6. Remove Blank Cells with Macros

 
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Overview

Blank cells appear in most columns and can be frustrating to remove, particularly in large datasets. To save time, let's build a Macro to remove any blanks in a column of data.

Lesson Notes

3 steps to building a Macro that removes blanks

1 Select a number of rows, say the first 8
2 Select the blank rows within this selection
3 Delete the selected blank rows

Pre-selecting cells before running a Macro

- It's important to always pre-select cells before running a Macro
- Otherwise, it will not work correctly when you try to repeat the action
- Also, be aware that UNDO is not available so create a copy of your file in case errors are made

Keyboard shortcuts

F5: Open Go To dialogue box
CTRL+-: Delete selected cells
CTRL + SHIFT + →: Select all cells within data region
ALT + L , R: Stop / Start recording Macro
ALT + F11: Open Visual Basic Editor

Transcript

Now that you know how to create, edit, and delete macros, let's explore some useful applications of this Excel tool. The task we're going to perform in this lesson using macros is to remove all of the blank rows from a column of data. In this Excel sheet, I have well over 100 customer names. But unfortunately, some blank entries appear every so often. This is a common problem you may encounter when analyzing data sets exported from a server. We're going to follow three steps in creating our macro. First, I'm going to select a small number of rows, say seven or eight.

Next, I'm going to select the blank cells within this selection, and third, I'm going to delete them.

I'll start by selecting the first eight cells, and then I'll press Alt L and then R to start recording my macro. And I'll call the macro remove blanks. And the shortcut key will be control shift R.

And then I'll press OK.

The first step will be to select the blank cells within this selection. So I'll press F5 to open the go to dialog box, and then I'll hit S for special.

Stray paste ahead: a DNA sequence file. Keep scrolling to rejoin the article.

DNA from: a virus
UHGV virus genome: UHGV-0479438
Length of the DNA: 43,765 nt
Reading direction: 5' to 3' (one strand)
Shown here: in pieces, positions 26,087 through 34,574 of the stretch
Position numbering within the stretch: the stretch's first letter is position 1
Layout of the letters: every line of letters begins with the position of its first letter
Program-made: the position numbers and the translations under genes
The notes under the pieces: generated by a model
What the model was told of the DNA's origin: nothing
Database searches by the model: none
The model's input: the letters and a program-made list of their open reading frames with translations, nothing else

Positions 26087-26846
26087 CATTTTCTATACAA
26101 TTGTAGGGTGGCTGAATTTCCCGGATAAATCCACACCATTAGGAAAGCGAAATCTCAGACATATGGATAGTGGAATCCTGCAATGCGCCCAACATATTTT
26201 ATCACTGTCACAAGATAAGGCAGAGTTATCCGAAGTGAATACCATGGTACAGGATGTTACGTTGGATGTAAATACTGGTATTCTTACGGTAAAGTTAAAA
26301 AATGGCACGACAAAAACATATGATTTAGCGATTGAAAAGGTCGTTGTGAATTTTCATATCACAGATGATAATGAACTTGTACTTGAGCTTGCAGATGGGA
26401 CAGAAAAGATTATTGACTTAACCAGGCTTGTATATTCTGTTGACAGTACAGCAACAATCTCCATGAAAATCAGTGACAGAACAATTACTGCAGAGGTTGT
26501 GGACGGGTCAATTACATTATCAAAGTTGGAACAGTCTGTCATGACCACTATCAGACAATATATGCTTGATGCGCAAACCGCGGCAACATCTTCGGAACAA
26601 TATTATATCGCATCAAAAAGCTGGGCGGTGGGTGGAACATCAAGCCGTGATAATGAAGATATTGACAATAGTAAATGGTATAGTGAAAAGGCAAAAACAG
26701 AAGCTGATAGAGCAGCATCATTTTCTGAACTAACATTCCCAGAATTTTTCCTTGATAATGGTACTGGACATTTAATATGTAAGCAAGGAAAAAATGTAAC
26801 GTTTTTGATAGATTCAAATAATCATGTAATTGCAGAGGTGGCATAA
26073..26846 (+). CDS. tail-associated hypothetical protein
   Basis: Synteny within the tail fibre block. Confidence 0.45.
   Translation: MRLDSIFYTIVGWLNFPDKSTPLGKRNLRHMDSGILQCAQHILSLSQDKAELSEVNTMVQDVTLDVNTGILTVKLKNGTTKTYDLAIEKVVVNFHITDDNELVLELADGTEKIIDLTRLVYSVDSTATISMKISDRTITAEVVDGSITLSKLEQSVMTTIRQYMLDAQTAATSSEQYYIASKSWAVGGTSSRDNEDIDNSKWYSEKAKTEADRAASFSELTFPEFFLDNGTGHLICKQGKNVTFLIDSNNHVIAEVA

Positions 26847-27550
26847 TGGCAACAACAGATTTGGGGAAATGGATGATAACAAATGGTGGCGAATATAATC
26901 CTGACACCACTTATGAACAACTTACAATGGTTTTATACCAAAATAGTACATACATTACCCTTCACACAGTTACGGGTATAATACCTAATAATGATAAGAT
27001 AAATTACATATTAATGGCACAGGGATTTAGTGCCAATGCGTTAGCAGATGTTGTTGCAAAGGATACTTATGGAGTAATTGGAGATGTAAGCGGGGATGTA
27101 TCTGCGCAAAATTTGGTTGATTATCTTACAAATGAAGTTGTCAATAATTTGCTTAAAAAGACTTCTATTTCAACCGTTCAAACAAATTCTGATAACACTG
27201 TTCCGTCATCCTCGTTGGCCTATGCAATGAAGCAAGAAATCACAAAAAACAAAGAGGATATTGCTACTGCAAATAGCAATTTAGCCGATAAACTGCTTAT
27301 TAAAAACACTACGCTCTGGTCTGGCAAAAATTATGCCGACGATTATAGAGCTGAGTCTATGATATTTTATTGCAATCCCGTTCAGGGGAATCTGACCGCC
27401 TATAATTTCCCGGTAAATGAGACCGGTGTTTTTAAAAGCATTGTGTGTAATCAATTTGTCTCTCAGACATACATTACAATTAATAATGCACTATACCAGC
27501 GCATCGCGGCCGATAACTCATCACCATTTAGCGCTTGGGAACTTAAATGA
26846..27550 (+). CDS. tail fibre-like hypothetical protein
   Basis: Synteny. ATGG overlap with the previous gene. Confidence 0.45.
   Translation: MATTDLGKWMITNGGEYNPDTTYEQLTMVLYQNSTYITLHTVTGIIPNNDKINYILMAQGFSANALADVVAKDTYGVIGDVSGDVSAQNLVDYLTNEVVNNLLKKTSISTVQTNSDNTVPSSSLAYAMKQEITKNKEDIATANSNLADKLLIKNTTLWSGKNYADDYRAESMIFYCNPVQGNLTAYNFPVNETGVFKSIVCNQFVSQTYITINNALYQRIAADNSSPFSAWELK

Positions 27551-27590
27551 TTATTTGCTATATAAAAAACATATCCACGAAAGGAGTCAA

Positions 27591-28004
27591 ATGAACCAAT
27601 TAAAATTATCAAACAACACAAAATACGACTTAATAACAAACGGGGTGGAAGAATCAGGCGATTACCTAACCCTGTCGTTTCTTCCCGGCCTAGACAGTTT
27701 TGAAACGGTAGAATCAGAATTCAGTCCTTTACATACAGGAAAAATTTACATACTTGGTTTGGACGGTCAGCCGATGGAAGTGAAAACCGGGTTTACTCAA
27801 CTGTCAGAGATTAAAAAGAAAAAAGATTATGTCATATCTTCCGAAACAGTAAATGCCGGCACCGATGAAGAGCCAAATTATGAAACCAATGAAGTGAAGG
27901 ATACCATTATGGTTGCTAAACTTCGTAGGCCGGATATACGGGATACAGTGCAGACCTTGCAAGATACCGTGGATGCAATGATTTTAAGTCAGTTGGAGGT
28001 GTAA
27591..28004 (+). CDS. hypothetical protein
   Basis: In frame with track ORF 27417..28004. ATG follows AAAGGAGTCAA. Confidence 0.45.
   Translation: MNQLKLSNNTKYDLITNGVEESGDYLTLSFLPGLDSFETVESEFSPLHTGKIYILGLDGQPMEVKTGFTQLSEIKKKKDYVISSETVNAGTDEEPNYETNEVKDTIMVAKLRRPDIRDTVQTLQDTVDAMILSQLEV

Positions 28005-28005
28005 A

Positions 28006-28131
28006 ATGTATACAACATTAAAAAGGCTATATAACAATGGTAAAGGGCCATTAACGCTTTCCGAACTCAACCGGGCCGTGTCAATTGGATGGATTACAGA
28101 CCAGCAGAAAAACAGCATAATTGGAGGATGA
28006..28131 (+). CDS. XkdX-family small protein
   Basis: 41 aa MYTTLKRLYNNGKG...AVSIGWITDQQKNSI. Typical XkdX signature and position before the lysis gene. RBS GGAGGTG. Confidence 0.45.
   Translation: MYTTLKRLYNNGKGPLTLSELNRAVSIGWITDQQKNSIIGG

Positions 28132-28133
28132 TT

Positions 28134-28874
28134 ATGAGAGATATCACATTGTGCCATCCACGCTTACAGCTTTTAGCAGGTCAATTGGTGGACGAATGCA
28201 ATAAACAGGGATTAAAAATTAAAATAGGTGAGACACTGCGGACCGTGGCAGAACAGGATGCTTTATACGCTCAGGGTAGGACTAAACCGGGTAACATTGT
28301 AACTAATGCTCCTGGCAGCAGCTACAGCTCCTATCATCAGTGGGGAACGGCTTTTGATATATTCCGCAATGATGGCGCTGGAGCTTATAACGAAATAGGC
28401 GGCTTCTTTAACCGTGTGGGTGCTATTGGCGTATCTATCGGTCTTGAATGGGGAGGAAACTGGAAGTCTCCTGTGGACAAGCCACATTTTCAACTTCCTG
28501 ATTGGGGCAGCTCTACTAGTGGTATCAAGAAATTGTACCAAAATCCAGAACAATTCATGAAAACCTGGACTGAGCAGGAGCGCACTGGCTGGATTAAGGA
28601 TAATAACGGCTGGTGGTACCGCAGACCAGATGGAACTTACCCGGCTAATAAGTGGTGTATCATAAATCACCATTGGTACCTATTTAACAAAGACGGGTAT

Here, I'll select blanks, and then press OK.

And as you can see, we now only have the blank cells selected. I'll delete these with control minus.

And I'll shift cells up. So I'll press OK, and we've now removed the blanks from our column.

And now stop recording, and see if this works for other cells as a macro.

So I'll select another couple of cells, and use my macro control shift R. And as you can see, it removes all of the blanks, exactly what I want. I'll select the remainder of the data set.

There we go.

And click control shift R again.

And now, we have the full data set with no blanks, exactly what I want.

You might have noticed that before running the macro, I first selected the cells that I wanted to apply the macro to. If I don't do this, the macro doesn't work correctly. So when you're creating macros, always make sure that you pre-select the cells you want to perform the macro on before recording the macro. Before I wrap up this lesson, let's take a quick look at the VBA code that created our macro, just so we get some practice reading this code.

So I press Alt F11 to open the visual basic editor. And as you can see, we have two lines in our macro. The first line takes our initial selection, and finds the special cells that are blank, and then selects them. These blank cells now become our selection.

In the second row, the blank cells are then deleted, and we move up one cell after the deletion.

As you can see, this is pretty straightforward, even if you haven't looked at VBA code before.